L e t s b e g i n w i t h a b r i e f a s s e s s m e n t o f y o u r v i e w o f l e a r n i n g . M o s t p e o p l e
have an implicit theory of learning, because we all have spent so much time
in school. Please place a check mark next to each item that corresponds
with your conception of how learning works.
Learning works by engaging in hands-on activity, so it is better for
you to learn by doing rather than by being told.
L e a r n i n g w o r k s b y b u i l d i n g a s s o c i a t i o n s , s o y o u s h o u l d p r a c t i c e
giving the right response over and over.
L e a r n i n g w o r k s b y a d d i n g i n f o r m a t i o n t o y o u r m e m o r y , s o y o u
should work hard to nd and memorize new material.
L e a r n i n g o c c u r s w h e n y o u t r y t o m a k e s e n s e o f m a t e r i a l y o u e n c o u n -
ter, so you should strive to relate new information with your prior
L e a r n i n g i s a s o c i a l a c t i v i t y , s o i t i s b e t t e r f o r y o u t o l e a r n w i t h o t h e r s
in a group than to learn alone.
If you checked the fourth item, your view of learning corresponds to the
conception of generative learning proposed in this book – which simply
shows you have the good common sense to agree with us. As you will see
in this book, the learner’s cognitive processing during learning is a major
contributor to what is learned.
I f y o u a r e l i k e m o s t p e o p l e , y o u m a d e s o m e o t h e r c h e c k m a r k s . e rst
item is appealing, but according to the generative learning view, it focuses
too much on behavioral activity and not enough on cognitive activity.
Doing things does not necessarily cause learning, but thinking about what
you are doing does cause learning. us, the rst item should be modi ed
to say, “Learning works by engaging in appropriate cognitive activity during
e second item also seems appealing and is consistent with the rst the-
ory of learning to emerge in psychology and education more than a century
ago – which can be called associative learning . However, according to the
generative learning view, learning by forming associations applies to a nar-
row band of learning situations – such as learning to give the right response
for a given stimulus. Associative learning is not wrong, but it is just too lim-
ited. It does not deal with learning by understanding, which allows people
to take what they have learned and apply it in new situations.
e third item may sound familiar because it seems consistent with some
common educational practices such as asking students to attend hours of
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Learning as a Generative Activity
lectures or read hundreds of textbook pages. What is wrong with this item,
however, is that humans do not work like computers. We do not simply take
in what was presented and put it into our memory. Instead, we interpret it,
we reorganize it, and we relate to what we already know, thereby changing
what is presented from information (which is objective) into knowledge
(which is personal).
F i n a l l y , t h e l a s t i t e m i s c o n s i s t e n t w i t h a n e m e r g i n g v i s i o n o f l e a r n -
ing based on the idea that generative learning occurs best within group
c o n t e x t s t h a t i s , w h e n y o u c a n i n t e r a c t w i t h o t h e r s d u r i n g t h e l e a r n -
ing process. However, research on group learning tends to show that all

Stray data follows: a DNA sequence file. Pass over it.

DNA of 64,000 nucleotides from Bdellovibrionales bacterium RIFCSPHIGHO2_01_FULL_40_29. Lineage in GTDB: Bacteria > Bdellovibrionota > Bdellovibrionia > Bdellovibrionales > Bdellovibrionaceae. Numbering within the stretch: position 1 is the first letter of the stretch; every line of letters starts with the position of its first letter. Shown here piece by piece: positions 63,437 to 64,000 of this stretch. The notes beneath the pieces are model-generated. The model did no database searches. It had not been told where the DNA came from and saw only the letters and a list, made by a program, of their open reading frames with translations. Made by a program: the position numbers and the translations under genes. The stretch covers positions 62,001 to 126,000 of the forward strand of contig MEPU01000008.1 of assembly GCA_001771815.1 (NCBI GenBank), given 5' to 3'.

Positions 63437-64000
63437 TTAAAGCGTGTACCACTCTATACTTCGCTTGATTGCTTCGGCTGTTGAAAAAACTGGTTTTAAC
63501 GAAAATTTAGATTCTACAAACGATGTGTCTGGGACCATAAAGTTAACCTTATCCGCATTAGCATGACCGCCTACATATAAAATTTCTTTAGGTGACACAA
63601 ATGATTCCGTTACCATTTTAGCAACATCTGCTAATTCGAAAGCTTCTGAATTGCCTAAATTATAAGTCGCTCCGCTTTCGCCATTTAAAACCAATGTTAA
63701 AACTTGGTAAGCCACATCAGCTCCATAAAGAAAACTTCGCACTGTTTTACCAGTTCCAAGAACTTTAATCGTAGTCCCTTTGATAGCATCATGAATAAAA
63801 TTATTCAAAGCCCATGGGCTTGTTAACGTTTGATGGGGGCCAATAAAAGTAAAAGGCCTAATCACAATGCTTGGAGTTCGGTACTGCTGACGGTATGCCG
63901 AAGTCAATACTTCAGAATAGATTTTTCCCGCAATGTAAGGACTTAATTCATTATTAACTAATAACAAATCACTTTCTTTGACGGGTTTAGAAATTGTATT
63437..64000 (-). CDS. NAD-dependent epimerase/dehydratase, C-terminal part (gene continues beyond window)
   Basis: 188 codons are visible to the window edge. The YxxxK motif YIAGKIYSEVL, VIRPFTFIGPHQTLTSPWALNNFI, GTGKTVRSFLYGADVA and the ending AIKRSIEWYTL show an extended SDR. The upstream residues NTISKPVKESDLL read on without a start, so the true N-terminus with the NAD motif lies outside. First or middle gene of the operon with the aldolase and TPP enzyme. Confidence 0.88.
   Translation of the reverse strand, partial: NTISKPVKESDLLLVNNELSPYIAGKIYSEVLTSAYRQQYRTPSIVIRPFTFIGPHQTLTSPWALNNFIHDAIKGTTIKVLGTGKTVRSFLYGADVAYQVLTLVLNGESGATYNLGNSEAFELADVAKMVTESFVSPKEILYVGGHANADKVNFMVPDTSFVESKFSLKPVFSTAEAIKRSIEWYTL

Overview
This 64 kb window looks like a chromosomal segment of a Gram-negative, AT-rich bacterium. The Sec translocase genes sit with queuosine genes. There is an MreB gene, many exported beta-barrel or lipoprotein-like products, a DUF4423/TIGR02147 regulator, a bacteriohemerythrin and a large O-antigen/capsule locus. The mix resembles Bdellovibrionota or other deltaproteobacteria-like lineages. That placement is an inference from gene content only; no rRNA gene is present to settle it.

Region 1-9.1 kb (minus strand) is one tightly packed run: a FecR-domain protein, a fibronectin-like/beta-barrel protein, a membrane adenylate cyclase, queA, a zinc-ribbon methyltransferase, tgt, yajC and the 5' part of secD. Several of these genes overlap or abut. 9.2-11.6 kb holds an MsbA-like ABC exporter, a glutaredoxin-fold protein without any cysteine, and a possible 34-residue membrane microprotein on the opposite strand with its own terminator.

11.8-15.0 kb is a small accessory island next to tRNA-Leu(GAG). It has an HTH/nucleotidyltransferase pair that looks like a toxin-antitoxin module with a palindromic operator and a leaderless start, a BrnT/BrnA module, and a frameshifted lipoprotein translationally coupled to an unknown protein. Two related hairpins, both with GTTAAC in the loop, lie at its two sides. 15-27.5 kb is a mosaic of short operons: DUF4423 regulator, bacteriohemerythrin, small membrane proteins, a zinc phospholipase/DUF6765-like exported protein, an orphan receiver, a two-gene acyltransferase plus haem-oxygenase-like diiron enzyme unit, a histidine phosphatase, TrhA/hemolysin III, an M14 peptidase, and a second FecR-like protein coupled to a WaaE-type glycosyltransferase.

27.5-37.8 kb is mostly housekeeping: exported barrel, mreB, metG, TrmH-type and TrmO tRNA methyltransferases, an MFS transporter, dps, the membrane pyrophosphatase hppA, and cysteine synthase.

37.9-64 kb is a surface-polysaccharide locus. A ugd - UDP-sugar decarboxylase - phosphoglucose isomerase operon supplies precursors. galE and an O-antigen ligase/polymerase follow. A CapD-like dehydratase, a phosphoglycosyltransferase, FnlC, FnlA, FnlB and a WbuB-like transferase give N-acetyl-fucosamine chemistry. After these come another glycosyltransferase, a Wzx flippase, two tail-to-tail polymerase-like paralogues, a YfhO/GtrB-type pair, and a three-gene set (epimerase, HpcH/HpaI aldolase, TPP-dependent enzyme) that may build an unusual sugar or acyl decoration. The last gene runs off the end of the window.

group interactions are not equally helpful in promoting meaningful learn-
ing. us, generative learning theory indicated by the fourth item can
be expanded to include social activities that promote appropriate cogni-
tive processing during learning and to exclude social activities that do not.
Overall, the point of this little exercise is to help you understand how the
generative learning view is di erent from what might seem like some com-
mon-sense views of learning.
Turning Passive Learning Situations into Active
Learning Situations
S u p p o s e t h a t y o u a r e a b o u t t o r e a d a t e x t b o o k c h a p t e r o n t h e h i s t o r y o f
the U.S. postal service, attend a PowerPoint lecture on how a virus causes a
cold, or view an online narrated animation explaining how lightning storms
develop. Each of these activities reading a book, attending a lecture, or
viewing an online presentation – seems like a passive experience destined
to foster suboptimal learning.
Yo u m i g h t b e s u r p r i s e d t o l e a r n t h a t t h e r e a r e e ective techniques that
can be used to turn such seemingly passive learning situations into active
learning experiences that produce meaningful learning. is book presents
eight ways to help people learn based on a generative theory of learning –
the idea that meaningful learning occurs when people engage in generative
processing during learning. In particular, each of the techniques seeks to
encourage learners to relate the represented material to what they already
know, or reorganize the presented material into a coherent structure, or
distinguish what is important from what is not. In this chapter, we describe
what we mean by generative learning; explain how generative learning con-
tributes to the science of learning, the science of assessment, and the sci-
ence of instruction; and end with a brief review of the history of scholarship
on generative learning.
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Introduction 5
What Is generative Learning?
L e a r n i n g i s a g e n e r a t i v e a c t i v i t y . is statement embodies a vision of
learning in which learners actively try to make sense of the instructional